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Just what is that bullet-shaped object on the grassy knoll at the District end of the Theodore Roosevelt Bridge?

The question certainly flushed out JFK conspiracy theorists. Jack Ecks decrees it a monument to a mythical “Brotherhood,” a secret society dedicated to safeguarding the country. When the agony of Addison’s disease became too much for JFK to bear, Ecks fantasizes, Kennedy “suggested a solution that the Brotherhood carried out on the 22nd of November, 1963. The knoll and the trees symbolize the location of the snipers who ended the president’s pain. The bullet, their tool. Lee Harvey Oswald was a strange coincidence that even the Brotherhood has yet to solve. The rest is history.”

Michael Cookman also theorizes that Kennedy killed himself. But Cookman imagines him resurrected and inside the giant cartridge, “masterminding a plot to turn all world leaders into Kennedys, with the ultimate goal of making Mayor Marion Barry look bad in front of the media.”

My god, man. It’s working!

If these hypotheses aren’t enough to make you wonder what’s in the water, Jim Bellis exclaims: “Starting with a couple from the Slovak Philharmonic in 1972, there have been a series of unexplained disappearances of violin virtuosos from the Kennedy Center. A renegade cell within the CIA has been using alien husbandry technology to breed violinists in a secret facility under the grassy knoll. Thousands of zombie violinists are set to emerge after years spent practicing maddeningly difficult variations on a theme by Paganini. They’ll play their insane serenade through the streets, driving the Washington establishment stark raving mad! The silver bullet, is, of course, the vent pipe for the underground breeding facility. It’s remained in clear view all these years in silent mockery!”

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Beneath every rant is a nugget of truth. The bullet is a vent, not for a hatchery of V virtuosos, but for the backup generator of the Department of Public Works’ (DPW) Potomac Sewage Pumping Station.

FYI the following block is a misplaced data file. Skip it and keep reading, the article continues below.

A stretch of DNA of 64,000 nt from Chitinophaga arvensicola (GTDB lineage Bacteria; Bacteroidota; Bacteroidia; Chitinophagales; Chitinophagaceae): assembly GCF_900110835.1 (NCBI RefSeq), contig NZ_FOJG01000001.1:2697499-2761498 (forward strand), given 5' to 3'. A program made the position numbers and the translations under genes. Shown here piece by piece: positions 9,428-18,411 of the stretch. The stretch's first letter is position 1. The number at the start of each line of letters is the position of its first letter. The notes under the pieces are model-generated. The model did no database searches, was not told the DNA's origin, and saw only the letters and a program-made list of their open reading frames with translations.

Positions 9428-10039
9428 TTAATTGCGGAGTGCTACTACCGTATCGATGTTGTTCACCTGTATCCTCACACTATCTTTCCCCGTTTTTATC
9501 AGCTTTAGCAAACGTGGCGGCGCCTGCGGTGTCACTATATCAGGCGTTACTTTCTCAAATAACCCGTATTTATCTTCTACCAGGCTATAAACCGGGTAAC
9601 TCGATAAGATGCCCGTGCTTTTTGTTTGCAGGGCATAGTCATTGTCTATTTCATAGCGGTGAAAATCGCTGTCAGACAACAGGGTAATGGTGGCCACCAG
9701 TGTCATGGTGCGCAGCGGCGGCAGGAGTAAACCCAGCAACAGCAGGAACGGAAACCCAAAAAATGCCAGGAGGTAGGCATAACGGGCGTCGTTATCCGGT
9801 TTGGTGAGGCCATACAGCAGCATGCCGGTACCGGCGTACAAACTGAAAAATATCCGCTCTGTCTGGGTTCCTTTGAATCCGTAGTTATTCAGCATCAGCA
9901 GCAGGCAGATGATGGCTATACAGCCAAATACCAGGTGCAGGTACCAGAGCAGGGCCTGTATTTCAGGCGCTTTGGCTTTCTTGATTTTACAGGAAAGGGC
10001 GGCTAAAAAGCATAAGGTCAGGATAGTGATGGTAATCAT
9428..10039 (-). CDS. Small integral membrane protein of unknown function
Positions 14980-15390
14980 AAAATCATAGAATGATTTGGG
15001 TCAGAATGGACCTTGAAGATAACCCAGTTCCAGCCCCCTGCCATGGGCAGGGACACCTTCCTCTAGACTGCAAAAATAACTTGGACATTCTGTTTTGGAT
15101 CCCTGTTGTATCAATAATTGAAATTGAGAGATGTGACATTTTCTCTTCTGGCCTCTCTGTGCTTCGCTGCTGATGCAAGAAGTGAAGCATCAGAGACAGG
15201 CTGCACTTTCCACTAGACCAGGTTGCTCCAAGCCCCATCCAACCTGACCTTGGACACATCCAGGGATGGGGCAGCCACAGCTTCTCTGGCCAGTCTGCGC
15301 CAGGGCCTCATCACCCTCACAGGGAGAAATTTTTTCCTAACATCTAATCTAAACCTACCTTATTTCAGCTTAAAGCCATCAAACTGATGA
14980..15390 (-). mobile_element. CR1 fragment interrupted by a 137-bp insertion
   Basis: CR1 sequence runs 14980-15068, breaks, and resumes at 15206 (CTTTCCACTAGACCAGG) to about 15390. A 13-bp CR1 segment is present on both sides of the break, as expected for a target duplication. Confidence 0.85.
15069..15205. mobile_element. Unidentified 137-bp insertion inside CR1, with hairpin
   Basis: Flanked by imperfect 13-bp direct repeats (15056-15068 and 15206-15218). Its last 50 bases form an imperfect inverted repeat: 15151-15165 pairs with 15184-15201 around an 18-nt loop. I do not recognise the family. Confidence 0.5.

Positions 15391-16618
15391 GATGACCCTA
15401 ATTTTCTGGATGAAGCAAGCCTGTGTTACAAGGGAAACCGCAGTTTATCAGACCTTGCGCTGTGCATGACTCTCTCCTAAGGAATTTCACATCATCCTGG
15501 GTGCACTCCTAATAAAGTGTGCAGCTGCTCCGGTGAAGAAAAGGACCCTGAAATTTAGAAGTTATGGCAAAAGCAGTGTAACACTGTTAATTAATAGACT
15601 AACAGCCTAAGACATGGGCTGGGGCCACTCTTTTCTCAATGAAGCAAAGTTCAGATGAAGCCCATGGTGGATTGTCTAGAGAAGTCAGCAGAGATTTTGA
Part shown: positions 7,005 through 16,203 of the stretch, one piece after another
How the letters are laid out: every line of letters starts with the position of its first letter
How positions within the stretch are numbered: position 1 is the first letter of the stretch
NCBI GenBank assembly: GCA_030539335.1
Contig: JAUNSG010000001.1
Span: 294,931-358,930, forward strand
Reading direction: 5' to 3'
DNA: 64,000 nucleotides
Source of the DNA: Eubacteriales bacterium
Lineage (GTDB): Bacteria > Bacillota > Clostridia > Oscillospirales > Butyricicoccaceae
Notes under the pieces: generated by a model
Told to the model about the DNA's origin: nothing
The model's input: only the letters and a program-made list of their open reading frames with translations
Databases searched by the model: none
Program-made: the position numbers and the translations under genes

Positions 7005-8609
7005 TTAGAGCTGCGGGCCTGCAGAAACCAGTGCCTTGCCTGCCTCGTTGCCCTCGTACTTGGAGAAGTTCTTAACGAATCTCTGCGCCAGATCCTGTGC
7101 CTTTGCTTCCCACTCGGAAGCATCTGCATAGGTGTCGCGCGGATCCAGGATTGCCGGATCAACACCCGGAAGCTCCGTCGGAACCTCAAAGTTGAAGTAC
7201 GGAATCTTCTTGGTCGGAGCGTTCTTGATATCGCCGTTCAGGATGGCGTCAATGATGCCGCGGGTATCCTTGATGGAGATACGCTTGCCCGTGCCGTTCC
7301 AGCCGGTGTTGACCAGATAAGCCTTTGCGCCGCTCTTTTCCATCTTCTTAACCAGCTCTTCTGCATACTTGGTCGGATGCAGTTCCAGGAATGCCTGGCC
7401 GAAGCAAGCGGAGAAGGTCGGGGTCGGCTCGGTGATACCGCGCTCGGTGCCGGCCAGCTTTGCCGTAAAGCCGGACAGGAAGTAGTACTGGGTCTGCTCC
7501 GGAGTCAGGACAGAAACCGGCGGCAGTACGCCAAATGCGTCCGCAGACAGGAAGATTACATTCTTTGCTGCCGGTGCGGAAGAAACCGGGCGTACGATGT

The reason you never noticed a pumping station from atop the TR Bridge, or from Rock Creek Parkway below, is because the cavernous facility—complete with five pumps the size of small houses; giant block-and-tackles; the above-mentioned generator; banks of valves, switches, and gauges; all bisected by three gargantuan sewer lines—is skillfully concealed inside the base of the bridge.

“We tried to make it inconspicuous,” notes Otto James, chief of the Bureau of Sewer Services, noting that the only thing visible from the parkway is a set of three roll-up, garage-style doors embedded in a hillside.

DPW’s little ruse almost worked. Carlton High, a DPW worker on duty on Feb. 14, says he can’t remember any inquiries about the pumping station, or his job. (Though the latter may be the cross you bear when you work with sewage.)

High and a co-worker form one of three shifts that man the station 24 hours a day. Their job is to regulate the flow of city sewage to the treatment facility at Blue Plains near Bolling Air Force Base. “The plant was supposed to be automatic,” muses High. “But you know how that is.”

Behind the door farthest from the Kennedy Center lies the generator; its vent disappears through the ceiling, emerging on the knoll above. Behind Doors 2 and 3 lies the pumping station itself. The overall effect is that of the engine room of an aircraft carrier, an impression perhaps heightened by High, who resembles a muscle-bound Seabee mechanic.

Of the three sewer lines that run into the station, one brings waste from as far away as Dulles International Airport. Another follows the path of Rock Creek Park. A third, smaller line handles overflow from the major pumping station near Washington Navy Yard; a balloonlike object inside inflates and deflates, allowing sewer central to regulate the overflow. The station’s five pumps have the combined ability to pump 460 million gallons of sewage each day.

Asked if there’s anything about the facility that people would like to know, High brightens and says: “Well, from here we pump the sewage right under the Tidal Basin. That might surprise people!”

Ick.